St Ives man undergoes pioneering heart treatment

Mark Hudson recovering at the Royal Papworth

Mark Hudson recovering from his pioneering heart treatment at the Royal Papworth Hospital - Credit: Wayne R Martin

A farmer from St Ives has become one of the first patients to benefit from an innovatory procedure to tackle a previously untreatable heart condition.

Mark Hudson, 63, had a long history of heart trouble and his angina was continuing to get worse when he was fitted with a coronary sinus reducer at the Royal Papworth Hospital.

The hospital has launched the service for patients across the region who have refractory angina, a condition which could not be treated before.

Mr Hudson said: "I had a quadruple heart bypass operation more than 20 years ago, had a heart attack in 2013 and have since then had nine stents fitted. I am also on the maximum drugs I can be, but despite all of this my angina has continued to get progressively worse.

“I have been a farmer for 40 years, but I have gradually had to scale back what I can do and by lunchtime most days I am unable to do anything more because my chest pain is so bad.

“I am very grateful to the team at Royal Papworth Hospital for launching this new service. It is exciting to think that my symptoms will be less severe and I can look forward to a better quality of life.”

Angina is chest pain caused by reduced blood flow to the heart muscles and its symptoms can be controlled with bypass surgery, the insertion of stents, or medication to reduce the risk of heart attack or stroke,  allowing the patient to live a largely normal life.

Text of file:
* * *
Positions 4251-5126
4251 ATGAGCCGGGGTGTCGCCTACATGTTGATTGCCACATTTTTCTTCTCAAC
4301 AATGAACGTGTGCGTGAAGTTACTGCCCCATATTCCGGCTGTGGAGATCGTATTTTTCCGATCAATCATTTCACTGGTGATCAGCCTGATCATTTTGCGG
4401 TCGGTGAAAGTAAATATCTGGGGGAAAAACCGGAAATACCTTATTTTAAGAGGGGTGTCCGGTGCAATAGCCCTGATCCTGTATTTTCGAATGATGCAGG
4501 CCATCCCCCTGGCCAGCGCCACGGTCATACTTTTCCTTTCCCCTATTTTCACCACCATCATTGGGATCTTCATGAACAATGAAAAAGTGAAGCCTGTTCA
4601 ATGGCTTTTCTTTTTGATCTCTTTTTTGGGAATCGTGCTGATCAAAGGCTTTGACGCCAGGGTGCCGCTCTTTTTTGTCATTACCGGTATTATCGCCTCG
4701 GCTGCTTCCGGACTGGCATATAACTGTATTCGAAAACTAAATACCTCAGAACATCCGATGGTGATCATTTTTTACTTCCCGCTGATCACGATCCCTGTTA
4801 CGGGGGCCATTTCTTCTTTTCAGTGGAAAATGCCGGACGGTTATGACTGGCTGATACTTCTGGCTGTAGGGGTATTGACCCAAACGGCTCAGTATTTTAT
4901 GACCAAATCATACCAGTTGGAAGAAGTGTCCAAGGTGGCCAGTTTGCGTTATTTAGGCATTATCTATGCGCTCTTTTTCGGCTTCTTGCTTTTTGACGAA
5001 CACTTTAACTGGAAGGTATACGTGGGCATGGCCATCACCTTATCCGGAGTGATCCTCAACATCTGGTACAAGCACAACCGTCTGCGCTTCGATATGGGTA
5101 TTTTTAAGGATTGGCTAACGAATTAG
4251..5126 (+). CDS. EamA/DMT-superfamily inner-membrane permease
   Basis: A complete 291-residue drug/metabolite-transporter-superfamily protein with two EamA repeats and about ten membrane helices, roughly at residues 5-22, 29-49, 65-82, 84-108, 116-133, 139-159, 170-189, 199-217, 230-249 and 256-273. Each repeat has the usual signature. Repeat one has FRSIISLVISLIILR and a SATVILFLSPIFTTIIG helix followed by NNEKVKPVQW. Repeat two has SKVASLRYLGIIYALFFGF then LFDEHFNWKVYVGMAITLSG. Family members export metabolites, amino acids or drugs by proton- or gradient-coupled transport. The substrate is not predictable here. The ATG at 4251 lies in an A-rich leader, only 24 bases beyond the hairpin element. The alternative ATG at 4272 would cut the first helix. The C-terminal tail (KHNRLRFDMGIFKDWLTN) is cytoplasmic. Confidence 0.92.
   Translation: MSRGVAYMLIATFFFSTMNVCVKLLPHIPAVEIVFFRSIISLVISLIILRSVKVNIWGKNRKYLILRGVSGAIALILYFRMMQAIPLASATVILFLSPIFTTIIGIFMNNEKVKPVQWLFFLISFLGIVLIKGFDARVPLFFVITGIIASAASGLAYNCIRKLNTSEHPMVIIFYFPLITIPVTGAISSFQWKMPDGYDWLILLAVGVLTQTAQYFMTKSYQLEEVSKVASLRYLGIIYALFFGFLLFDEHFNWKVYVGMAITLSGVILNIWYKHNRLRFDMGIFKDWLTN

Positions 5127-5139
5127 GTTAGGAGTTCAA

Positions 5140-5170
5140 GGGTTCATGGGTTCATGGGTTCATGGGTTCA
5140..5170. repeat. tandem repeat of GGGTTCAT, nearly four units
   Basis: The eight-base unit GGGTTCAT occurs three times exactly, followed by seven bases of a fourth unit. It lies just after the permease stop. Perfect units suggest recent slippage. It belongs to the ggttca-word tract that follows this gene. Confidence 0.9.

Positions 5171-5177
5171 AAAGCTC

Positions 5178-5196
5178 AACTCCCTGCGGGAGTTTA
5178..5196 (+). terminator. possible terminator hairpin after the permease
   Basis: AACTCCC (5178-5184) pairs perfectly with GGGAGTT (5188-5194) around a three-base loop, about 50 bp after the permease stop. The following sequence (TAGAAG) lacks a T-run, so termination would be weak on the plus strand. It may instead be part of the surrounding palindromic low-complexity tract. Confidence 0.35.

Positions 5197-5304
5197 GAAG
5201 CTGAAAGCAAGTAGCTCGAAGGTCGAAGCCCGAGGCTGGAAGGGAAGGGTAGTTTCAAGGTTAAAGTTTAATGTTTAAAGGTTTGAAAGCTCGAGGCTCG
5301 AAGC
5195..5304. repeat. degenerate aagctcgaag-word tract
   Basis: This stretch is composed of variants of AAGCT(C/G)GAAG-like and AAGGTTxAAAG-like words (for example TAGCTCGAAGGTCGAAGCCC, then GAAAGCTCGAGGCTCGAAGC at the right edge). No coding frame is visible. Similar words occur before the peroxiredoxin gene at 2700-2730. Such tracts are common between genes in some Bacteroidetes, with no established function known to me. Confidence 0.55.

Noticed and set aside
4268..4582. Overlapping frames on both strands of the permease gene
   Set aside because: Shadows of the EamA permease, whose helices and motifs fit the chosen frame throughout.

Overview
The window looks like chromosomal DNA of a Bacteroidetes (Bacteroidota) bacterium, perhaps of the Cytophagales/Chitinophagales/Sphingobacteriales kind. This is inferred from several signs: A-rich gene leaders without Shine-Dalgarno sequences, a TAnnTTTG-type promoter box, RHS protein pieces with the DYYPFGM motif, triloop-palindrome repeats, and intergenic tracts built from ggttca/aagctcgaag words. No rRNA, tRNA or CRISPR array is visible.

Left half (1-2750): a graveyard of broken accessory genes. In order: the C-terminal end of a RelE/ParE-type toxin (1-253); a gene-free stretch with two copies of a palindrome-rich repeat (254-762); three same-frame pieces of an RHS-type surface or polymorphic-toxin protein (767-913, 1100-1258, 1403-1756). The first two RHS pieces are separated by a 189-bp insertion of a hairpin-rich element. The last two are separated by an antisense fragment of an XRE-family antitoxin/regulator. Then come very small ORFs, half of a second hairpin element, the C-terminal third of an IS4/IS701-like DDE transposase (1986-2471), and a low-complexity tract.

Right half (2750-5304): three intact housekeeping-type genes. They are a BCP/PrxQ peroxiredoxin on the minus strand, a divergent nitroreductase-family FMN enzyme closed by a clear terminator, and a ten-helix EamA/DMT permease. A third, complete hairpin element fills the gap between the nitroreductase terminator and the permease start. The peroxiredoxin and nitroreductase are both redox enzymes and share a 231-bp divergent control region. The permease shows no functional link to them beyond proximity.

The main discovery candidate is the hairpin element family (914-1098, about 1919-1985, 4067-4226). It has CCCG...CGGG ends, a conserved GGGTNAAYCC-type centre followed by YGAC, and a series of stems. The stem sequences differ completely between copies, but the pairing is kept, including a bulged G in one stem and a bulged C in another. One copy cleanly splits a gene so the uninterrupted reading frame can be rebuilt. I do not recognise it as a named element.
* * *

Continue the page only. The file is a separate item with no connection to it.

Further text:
Most Read

But refractory angina  is when all these options have been exhausted and the patient still has long-lasting symptoms, leading to increased pain and breathlessness, affecting quality of life.

The coronary sinus reducer, which involves  cardiology teams inserting - via the neck - a small, stainless-steel, hourglass-shaped device into the main vein carrying blood out of the heart,  narrowing the sinus, elevating the pressure and helping to redistribute blood to where it is needed most,  now offers new hope to these patients.

Mr Hudson was one of three patients at the Royal Papworth on whom the procedure has now been performed successfully by a team including cardiologists, nurses, radiographers and cardiac physiologists.

Dr Stephen Hoole,  consultant cardiologist, said: “We are delighted to bring this new service to Royal Papworth Hospital to relieve symptoms for patients in the Eastern region with persistent angina pain.”

“People with refractory angina have historically been a difficult patient group to treat, but initial results when using this device show that it improves angina for most patients who can expect a better quality of life."

He said: “While this is not a total cure for refractory angina, it is an important step forward in the treatment of this debilitating condition.

“I would like to thank the team for all their hard work and ensuring that Royal Papworth Hospital becomes one of the first centres to offer this pioneering treatment.” 

“I would also like to extend my thanks to Dr Ranil De Silva from Royal Brompton and Harefield in London, where the treatment has also recently been introduced, who came to supervise our team through the first few cases.

“We hope this will be a successful new service for the East of England region.”